75th Anniversary of the Social Security Act 1938

Child Poverty Action Group and Holy Trinity Cathedral held a joint celebration on Monday16th September  to draw attention to the significance of the Social Security Act that Michael Joseph Savage introduced 75 years ago.

The audience reflected the make-up of the communities of New Zealand; teenagers, social commentators, academics, politicians, urban Maori, the Pacific community, worried citizens and members of the parish who all came together to reflect on the heritage of the Michael Joseph Savage’s vision.


Opening Speech - Assoc Prof Mike O'Brien

Tonight’s gathering is a very significant one. 75 years ago Parliament passed the Social Security Act designed to provide some protection from poverty and a degree of financial security when circumstances were particularly difficult for individuals and families...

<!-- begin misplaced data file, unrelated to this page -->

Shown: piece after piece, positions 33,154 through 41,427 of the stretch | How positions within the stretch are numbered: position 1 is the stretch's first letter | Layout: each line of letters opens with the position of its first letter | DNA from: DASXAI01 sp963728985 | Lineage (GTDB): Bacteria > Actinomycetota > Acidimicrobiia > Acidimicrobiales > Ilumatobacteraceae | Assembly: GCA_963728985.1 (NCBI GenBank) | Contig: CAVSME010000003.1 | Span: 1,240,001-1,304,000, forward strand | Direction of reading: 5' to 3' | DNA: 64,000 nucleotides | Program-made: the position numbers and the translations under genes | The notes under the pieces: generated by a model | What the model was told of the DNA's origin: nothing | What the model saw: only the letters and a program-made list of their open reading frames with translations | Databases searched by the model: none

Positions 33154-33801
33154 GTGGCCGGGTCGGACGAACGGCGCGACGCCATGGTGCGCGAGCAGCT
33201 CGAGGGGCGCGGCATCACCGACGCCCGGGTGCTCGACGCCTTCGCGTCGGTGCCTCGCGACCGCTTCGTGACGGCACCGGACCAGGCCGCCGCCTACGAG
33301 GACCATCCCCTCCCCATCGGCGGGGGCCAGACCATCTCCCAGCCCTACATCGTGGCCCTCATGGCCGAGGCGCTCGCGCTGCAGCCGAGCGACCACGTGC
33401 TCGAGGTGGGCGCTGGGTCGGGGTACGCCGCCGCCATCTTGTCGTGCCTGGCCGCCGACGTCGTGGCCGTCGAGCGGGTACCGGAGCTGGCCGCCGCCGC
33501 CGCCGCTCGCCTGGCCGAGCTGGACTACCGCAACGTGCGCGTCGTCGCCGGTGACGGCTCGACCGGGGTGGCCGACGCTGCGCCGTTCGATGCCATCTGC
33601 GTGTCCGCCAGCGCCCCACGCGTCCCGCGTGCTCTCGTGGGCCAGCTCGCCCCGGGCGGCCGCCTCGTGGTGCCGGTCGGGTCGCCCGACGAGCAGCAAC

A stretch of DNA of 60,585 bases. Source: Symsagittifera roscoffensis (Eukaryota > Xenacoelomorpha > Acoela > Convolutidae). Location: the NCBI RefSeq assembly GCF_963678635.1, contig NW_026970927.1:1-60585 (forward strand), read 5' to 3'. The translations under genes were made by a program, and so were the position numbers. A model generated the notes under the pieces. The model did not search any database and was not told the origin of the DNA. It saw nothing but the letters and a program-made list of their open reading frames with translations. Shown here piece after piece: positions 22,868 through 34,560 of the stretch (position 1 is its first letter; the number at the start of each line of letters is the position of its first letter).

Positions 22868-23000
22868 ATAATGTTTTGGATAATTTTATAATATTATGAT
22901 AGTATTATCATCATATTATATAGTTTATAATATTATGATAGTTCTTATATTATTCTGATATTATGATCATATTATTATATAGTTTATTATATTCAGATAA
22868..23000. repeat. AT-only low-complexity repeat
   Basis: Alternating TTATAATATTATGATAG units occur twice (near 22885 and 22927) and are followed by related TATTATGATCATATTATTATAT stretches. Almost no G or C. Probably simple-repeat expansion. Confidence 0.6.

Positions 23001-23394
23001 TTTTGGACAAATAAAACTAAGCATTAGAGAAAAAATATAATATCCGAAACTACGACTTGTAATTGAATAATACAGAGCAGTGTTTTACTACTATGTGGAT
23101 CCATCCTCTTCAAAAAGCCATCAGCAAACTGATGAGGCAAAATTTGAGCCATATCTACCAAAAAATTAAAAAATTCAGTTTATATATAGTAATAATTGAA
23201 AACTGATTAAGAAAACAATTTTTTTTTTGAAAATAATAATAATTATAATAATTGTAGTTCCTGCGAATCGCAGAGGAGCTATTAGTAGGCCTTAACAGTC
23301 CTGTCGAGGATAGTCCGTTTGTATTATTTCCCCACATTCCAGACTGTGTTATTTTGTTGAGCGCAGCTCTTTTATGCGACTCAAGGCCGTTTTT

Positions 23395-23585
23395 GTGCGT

Social Security and Decent Work - Prof Paul Dalziel

Economist Professor Paul Dalziel spoke of how the Savage Labour Government realised “there is no way of dealing with poverty except by getting to the people who are poorly paid”. He contrasted that approach with the trickle-down theories of recent governments that have lost sight of the importance for decent work to raise people’s wellbeing.

Women and the Welfare State - Assoc Prof Susan St John

Associate Professor Susan St John contrasted the inclusiveness of the previous Family Benefit and the success it had in addressing poverty with the current design of the current working for families tax credits.

A Maori Perspective on Welfare - Dr Mamari Stephens

Dr Mamari Stephens from the Victoria University of Wellington's Faculty of Law critically reviews welfare approaches to Maori in her speech entitled: Maori, social security and whanau ora: 75 years of ambivalance.


Media Releases

18 Sept: The Social Security Act 75 yrs on

13 Sept: CPAG celebrates the birth of the welfare state